Equipment Specs
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Gas Turbine Engine

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(Redirected from Gas turbine engine)
Mechanical Features and Designs

A gas turbine engine consists of a compressor, a combustion section, and a turbine. The compressor compresses the inlet air upstream of a combustion chamber. Fuel is then introduced and ignited, producing a high-temperature, high-pressure gas that expands through the turbine section of the engine and spins the turbine. The turbine also powers both the generator and compressor.[1]

Gas turbines operate according to the Brayton cycle, a cycle based on the principle of thermodynamics consisting of two constant-pressure (isobaric) processes combined with two reversible adiabatic (isentropic) processes that requires the maximum volume of gas for a given power output.[2]

A gas turbine engine is used many industrial applications. A gas turbine is the primary propulsion system for aircraft and jets and is therefore sometimes also called a jet engine. Gas turbines are also used as stand alone units or in conjunction with steam turbine generating electrical power in power plants. The exhaust from the gas turbine is used to heat the steam generated from the steam turbine.[3]

Gas turbines are also used in helicopters, military tanks, marine applications, in power plants, and in the pumping of oil and gas.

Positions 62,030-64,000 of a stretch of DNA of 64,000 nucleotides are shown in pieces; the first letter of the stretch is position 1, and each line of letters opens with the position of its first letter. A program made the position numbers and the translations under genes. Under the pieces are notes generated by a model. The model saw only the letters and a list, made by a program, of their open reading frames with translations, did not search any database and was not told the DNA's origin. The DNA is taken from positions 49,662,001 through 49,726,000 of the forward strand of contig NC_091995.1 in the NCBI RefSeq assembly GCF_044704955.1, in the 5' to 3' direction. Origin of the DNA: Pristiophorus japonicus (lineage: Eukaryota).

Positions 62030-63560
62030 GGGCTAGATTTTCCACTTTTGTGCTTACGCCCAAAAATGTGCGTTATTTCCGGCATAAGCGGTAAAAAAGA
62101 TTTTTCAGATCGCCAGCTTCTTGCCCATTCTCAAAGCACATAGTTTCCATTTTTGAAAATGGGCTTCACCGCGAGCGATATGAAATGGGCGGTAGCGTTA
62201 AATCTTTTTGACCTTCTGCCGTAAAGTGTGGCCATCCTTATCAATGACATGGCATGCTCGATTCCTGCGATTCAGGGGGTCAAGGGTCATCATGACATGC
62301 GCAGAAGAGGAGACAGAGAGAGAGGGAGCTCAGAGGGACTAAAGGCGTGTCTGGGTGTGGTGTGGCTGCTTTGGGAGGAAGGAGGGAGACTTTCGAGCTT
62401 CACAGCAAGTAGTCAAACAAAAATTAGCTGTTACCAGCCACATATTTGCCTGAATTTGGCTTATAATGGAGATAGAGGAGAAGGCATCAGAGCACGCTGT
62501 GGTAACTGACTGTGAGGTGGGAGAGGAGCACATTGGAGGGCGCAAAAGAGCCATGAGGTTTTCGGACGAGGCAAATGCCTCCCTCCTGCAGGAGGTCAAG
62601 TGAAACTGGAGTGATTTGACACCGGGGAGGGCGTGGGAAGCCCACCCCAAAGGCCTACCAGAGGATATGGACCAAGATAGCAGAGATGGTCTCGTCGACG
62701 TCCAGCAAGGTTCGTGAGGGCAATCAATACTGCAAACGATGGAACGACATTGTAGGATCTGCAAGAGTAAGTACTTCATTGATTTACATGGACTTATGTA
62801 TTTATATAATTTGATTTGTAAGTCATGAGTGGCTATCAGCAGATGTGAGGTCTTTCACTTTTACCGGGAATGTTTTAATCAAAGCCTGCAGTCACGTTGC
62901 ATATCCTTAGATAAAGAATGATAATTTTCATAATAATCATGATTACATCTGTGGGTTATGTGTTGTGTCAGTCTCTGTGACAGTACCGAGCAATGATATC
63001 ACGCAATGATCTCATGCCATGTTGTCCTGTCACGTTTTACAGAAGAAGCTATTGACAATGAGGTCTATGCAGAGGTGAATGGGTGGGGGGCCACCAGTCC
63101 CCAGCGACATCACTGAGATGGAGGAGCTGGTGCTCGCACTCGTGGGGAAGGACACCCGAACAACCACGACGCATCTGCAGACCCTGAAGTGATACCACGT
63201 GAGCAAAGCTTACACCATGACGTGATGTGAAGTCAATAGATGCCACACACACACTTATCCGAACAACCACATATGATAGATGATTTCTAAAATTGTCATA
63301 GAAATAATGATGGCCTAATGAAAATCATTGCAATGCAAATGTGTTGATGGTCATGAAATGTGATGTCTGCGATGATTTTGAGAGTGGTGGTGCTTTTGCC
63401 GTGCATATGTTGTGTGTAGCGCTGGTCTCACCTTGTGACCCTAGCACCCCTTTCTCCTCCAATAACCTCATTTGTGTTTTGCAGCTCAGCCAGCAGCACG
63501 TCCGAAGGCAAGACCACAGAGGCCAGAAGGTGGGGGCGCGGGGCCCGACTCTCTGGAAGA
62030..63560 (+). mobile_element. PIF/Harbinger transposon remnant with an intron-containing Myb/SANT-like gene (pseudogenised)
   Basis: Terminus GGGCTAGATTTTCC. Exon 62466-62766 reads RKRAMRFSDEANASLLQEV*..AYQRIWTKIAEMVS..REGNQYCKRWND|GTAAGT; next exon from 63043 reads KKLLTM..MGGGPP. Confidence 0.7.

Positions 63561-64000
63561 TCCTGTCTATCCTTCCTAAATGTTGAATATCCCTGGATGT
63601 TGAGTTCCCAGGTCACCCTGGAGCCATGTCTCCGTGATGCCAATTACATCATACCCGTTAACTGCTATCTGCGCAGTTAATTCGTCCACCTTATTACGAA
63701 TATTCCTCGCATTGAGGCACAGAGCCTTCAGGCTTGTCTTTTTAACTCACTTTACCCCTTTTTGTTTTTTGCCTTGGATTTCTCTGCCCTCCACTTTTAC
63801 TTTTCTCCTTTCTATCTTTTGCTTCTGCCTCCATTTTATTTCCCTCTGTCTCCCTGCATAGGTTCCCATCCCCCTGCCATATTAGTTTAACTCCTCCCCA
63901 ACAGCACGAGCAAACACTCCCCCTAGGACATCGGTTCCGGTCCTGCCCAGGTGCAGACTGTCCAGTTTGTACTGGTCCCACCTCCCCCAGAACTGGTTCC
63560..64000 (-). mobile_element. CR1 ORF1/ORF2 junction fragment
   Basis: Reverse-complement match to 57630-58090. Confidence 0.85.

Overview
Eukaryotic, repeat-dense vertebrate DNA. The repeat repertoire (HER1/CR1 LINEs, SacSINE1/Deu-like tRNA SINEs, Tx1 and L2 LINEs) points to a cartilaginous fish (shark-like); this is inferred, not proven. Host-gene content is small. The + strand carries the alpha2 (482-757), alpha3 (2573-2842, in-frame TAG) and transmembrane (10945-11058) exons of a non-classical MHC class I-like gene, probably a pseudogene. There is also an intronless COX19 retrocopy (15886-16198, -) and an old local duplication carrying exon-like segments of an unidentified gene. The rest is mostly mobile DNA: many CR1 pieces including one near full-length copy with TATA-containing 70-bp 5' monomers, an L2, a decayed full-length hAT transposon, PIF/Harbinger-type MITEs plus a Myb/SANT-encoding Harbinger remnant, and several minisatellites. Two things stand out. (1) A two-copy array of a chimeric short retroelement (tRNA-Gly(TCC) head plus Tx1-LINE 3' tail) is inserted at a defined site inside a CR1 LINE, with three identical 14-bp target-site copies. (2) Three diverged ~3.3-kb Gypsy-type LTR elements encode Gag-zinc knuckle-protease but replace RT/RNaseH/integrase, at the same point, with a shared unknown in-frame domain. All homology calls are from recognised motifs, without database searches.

Kerosene is the primary fuel used in gas turbine engines. However, they can also run on jet fuel, natural gas, and propane.[4]


[edit] History

The history of gas turbines can be traced back to 1687 when Sir Isaac Newton first developed his three laws of motion. These three laws would come to form the foundation of modern propulsion theory.

[edit] Early Developments in Turbine Technology

However, the Greeks first invented the first turbine of sorts, when Hero of Alexandria invented a device named the aeolipile. The invention proved that the speeding up of a gaseous fluid through a nozzle could result in the rotation of a sphere.[5]

Other early developments that all contributed in some way to the creation of gas turbines included smoke jacks, windmills, waterwheels, and steam turbines.[6] For example, in 1500 A.D. Leonardo Da Vinci invented a contraption called a chimney jack that was used to turn a roasting skewer. The chimney jack was similar to a type of reaction turbine and operated on the principle of heat raising gases from a roasting fire. As the hot air rose, it passed through fan blades that turned the roast through a series of gears.[7]

In 1629, Giovanni Branca invented the first prototype of an impulse turbine. The device was a stamping mill that was powered by a steam-powered turbine. Steam was directed through a jet nozzle onto a horizontally mounted turbine wheel.[8]

[edit] The First Turbine Engine